ROME - One of the things about a lockdown is that it encourages mental exercises which, under other conditions, might seem utterly pointless. Here in Italy, where it often requires an hour or so just to be allowed into a grocery store right now, one has to be endlessly creative about finding ways to occupy the time.

For those of us fascinated by the Vatican and its vicissitudes, here’s one such thought experiment: What would happen if Pope Francis were to die or resign today?

To state the obvious, that’s deeply unlikely. Anyone who’s been watching Francis’s livestreamed daily Mass knows there is definitely no health crisis around the pope - he comes off as alert, determined, and good to go. It’s also highly improbable he would opt to step down smack dab in the middle of a global crisis.

However, the point of a “what if?” exercise isn’t that it’s plausible, but that it’s amusing, so let’s play out the string.

Under the rules as they stand now, a conclave would have to begin no more than 20 days after the sede vacante began, meaning when the pope died or resigned. Cardinals could decide to push things back, but given historical skittishness about doing anything that might call into question the legitimacy of an election, in all likelihood they’d feel compelled to stick to the procedures as given.

If the clock started ticking today, that outer limit for a conclave to begin would be April 10, and quite possibly it would start earlier in hopes of having a new pope before Easter, which is April 12.

Given the limitations on travel created by the coronavirus, that would likely mean the only cardinals able to participate in time would be those already living in Rome, and perhaps the rest of the Italians. (I’m presuming Italian authorities would recognize a papal election as a legitimate “work motive,” one of the four exceptions to the current ban on movement between regions, and in any event, the 1929 Lateran Pacts guarantee Italian cardinals the right to get to a conclave.)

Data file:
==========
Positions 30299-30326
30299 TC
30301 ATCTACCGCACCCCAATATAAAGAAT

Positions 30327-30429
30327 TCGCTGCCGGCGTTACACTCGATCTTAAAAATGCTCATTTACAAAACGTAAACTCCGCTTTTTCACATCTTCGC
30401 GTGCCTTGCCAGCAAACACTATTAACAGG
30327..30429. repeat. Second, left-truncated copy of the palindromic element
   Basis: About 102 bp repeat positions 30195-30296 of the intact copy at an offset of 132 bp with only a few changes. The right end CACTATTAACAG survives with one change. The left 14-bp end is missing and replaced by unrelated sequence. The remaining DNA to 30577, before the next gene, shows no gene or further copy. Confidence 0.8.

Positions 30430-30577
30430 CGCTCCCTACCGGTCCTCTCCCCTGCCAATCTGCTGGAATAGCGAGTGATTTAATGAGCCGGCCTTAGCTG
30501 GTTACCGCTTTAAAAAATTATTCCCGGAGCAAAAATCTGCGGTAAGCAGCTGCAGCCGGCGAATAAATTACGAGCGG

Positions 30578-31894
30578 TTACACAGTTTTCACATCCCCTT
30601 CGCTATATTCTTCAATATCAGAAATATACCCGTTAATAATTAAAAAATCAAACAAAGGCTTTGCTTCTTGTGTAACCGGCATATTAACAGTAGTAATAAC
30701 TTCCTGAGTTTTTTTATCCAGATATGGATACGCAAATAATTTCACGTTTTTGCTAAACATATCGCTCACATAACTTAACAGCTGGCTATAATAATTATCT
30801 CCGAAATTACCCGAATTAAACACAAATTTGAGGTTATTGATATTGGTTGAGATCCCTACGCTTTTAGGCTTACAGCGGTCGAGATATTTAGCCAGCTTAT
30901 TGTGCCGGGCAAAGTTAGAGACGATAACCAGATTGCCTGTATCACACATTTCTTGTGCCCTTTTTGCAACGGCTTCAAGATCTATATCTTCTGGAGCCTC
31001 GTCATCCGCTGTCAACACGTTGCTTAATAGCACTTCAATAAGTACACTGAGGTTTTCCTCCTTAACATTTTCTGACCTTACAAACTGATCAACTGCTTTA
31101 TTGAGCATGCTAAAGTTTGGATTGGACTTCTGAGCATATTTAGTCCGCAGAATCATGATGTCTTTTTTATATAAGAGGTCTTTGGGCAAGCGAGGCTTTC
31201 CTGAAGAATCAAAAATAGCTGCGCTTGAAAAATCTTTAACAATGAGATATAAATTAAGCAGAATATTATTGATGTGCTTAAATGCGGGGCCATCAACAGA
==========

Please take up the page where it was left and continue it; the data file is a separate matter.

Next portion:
Maybe a few other Europeans could arrive in Rome in time, but that’s uncertain and for our purposes here I’m not considering it.

Were that to be the case, there would be a grand total of 37 voting cardinals. That’s the 25 current voting-age Italian cardinals minus Cardinal Mario Zenari, the pope’s ambassador in Syria, plus 13 voting-age cardinals from other countries currently based in Rome.  Naturally they would feel obligated to practice all the appropriate social distancing protocols, but with so few people in the Sistine Chapel, there’d be plenty of space. Someone might float the idea of allowing other cardinals to participate remotely using 21st technology, but for such a tradition-bound institution, that’s likely a non-starter.

Overall, there are 123 cardinals in the world today under 80, so a conclave restricted just to Vatican and Italian cardinals (many of whom are, of course, the same people) would mean that only 30 percent of the electorate would participate. What might the impact of such a low turnout be?

To begin, the voting issue in every papal conclave generally boils down to continuity vs. discontinuity. Cardinals either fundamentally approve of the papacy that just ended, in which case they want to elect someone likely to keep its basic direction going, or they don’t, so they’re looking for someone to chart a new course.